Students will be treated to a once-in-a-lifetime sight midway through the first day of classes: a minute-and-a-half of darkness. For the first time since 1932, a total solar eclipse will be visible across the entire contiguous U.S.
The eclipse will occur when the sun, the moon and the Earth line up at around 1:20 p.m. During a total solar eclipse, the disk of the sun is fully obscured by the moon.
“Unless one is able to travel to a location where a solar eclipse is known to take place, there is a high chance of not being able to see a total solar eclipses in one’s own lifetime,” Marco Cavaglià, a professor in physics and astronomy department, said.
A thin band across the United States, starting south of Portland, Oregon, running through the Midwest down south through Tennessee, and ending in Charleston, South Carolina, will be able to see the total eclipse. Astronomy fans spending the day in Oxford will miss out on the eclipse’s totality, but can surely observe a rare positioning of the sun and moon.
“Although eclipses are not rare events, total solar eclipses visible from a given location on Earth are pretty rare, as they occur on average every 375 years,” Cavaglià said. “There is no better way to start the new academic year than with an exceptional astronomical event.”
The closest spot for students living in Oxford to catch the eclipse in totality is a few hours north in Nashville, Tennessee.
“If you are trying to drive up last minute, expect a huge traffic jam,” Tibor Torma, director of the Kennan Observatory, said.
While Oxford isn’t located in the 100 percent total-coverage band, the city will still experience more than 90 percent coverage of the sun, with a peak of 93 percent at 1:24 p.m. Cavaglià said though a total eclipse is especially spectacular, today’s partial one will create the interesting appearance that the moon has taken a bite out of the sun.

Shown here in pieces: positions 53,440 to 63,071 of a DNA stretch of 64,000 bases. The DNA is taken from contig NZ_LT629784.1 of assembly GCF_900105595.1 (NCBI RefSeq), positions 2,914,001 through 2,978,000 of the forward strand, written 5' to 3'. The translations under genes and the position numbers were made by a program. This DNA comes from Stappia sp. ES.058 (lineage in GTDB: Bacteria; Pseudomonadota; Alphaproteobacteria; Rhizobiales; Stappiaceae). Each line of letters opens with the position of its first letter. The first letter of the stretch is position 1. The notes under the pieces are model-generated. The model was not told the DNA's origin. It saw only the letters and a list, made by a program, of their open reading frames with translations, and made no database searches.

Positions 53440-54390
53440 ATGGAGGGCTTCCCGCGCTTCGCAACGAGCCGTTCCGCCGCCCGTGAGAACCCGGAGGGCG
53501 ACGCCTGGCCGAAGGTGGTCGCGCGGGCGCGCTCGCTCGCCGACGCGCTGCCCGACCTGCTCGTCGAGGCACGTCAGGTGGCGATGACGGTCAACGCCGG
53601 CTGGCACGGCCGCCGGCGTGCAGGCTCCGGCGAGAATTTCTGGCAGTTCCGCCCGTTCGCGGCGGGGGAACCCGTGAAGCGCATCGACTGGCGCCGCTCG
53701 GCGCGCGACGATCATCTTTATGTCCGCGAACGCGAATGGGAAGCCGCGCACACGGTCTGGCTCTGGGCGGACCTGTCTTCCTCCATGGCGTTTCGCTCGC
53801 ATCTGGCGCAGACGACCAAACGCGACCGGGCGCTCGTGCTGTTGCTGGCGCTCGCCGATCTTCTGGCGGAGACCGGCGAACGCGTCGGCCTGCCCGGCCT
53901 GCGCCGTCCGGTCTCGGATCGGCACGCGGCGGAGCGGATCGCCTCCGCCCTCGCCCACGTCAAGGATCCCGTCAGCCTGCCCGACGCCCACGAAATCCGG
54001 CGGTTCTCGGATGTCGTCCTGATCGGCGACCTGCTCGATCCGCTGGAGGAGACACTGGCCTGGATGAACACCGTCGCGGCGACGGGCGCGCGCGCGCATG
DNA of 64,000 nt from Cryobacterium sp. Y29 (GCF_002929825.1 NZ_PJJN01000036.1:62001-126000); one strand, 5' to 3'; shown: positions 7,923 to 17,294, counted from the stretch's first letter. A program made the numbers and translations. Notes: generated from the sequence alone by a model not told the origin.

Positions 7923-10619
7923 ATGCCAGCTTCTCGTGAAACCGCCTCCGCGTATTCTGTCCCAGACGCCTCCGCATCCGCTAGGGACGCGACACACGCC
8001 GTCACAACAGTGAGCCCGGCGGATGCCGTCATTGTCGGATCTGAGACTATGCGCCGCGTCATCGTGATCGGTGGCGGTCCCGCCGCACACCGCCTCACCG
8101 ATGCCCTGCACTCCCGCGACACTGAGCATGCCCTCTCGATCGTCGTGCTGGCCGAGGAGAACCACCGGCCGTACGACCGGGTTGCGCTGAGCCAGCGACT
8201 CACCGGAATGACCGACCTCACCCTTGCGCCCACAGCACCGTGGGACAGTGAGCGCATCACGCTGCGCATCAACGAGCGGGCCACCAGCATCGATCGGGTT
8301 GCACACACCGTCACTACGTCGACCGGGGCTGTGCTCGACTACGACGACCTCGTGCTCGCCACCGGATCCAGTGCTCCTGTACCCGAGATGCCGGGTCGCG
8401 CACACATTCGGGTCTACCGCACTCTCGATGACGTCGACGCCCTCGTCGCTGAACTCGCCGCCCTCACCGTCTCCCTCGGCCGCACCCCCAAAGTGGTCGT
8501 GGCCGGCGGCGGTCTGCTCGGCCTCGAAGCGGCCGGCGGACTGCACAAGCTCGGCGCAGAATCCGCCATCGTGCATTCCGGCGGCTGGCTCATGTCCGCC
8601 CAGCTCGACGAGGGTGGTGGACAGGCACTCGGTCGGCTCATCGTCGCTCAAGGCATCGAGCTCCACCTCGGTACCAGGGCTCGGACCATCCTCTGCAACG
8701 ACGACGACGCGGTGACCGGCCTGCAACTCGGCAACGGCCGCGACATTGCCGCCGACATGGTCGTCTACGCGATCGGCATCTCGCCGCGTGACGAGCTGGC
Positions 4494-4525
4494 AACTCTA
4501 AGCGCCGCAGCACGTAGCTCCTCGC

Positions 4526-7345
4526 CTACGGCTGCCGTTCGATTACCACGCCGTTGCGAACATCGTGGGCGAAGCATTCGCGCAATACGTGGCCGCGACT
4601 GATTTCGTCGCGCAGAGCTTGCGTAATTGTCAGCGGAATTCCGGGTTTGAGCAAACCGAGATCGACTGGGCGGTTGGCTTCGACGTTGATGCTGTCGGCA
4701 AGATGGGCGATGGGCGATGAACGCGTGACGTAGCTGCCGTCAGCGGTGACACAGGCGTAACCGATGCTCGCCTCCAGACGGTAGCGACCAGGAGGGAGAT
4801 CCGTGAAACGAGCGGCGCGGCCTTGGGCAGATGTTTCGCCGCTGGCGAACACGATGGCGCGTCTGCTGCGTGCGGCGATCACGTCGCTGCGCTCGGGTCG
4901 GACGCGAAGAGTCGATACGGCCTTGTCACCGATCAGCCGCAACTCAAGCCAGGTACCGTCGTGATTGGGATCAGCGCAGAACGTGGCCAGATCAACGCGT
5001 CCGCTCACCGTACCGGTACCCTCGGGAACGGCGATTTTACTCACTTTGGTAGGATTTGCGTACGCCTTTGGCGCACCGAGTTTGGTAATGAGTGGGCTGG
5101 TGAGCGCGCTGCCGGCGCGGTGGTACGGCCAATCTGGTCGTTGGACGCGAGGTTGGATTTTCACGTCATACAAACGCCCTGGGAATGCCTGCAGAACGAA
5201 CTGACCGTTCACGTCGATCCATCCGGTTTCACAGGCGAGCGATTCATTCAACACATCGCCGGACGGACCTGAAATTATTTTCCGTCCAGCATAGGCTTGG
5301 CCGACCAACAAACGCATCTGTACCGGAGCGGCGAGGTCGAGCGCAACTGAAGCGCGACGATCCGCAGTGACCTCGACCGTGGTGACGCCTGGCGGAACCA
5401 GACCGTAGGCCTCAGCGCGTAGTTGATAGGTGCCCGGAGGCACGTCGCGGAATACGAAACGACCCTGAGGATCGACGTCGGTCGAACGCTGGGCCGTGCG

“The moon will be coming in slowly,” Torma said. “It will start chipping away at the sun starting around noon.”
For those Oxonians sticking in town, campus officials have planned two viewing parties for the partial eclipse. The J.D. Williams Library will set up a tent from 11:30 to 3 p.m. with pinhole projectors and eclipse glasses for students to observe the eclipse on the quadrangle by the Phi Mu fountain.
The Department of Physics and Astronomy will host its own viewing party outside Lewis Hall between the Lyceum and the library from noon to 3 p.m., complete with a solar projection device and telescopes.
“People think that eclipses are not very bright, but they are very wrong,” Torma said. “It is more dangerous to look in a partial eclipse than a normal sun. A partial eclipse is darker, which means the human pupil opens up and lets in more light, but the eclipsed part of the sun is just as bright as when it was full.”
While viewing the eclipses, it is important to take into account safety precautions to avoid eye damage. Experts also warn against taking photos with any sort of cameras, including smartphones, because it will cause damage to the device.